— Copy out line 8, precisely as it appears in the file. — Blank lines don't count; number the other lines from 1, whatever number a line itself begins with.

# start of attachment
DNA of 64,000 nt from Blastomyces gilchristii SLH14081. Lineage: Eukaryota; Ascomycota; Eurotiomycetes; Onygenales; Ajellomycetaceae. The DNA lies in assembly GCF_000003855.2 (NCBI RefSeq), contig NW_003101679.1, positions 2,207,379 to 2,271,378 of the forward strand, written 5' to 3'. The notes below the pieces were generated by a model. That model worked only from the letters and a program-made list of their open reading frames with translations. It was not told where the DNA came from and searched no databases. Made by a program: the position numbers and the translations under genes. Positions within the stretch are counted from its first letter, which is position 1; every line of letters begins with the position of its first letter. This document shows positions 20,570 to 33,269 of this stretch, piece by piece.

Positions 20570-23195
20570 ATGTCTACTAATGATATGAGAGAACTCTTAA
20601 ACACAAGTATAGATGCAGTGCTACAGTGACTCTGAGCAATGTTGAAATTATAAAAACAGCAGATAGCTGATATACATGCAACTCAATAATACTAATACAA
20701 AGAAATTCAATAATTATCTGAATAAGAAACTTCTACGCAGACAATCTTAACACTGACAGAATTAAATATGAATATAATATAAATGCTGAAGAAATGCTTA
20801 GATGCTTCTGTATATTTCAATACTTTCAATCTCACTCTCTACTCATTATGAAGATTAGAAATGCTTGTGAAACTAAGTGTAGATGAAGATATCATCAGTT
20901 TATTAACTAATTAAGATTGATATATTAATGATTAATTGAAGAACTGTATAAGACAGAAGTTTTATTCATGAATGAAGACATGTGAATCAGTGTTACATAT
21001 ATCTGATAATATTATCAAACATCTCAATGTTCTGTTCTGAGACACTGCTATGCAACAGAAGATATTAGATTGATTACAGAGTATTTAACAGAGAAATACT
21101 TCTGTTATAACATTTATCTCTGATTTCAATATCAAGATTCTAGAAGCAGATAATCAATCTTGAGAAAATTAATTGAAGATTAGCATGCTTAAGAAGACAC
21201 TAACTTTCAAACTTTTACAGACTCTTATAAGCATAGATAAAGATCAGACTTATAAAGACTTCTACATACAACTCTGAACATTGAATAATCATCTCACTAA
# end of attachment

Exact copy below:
21001 ATCTGATAATATTATCAAACATCTCAATGTTCTGTTCTGAGACACTGCTATGCAACAGAAGATATTAGATTGATTACAGAGTATTTAACAGAGAAATACT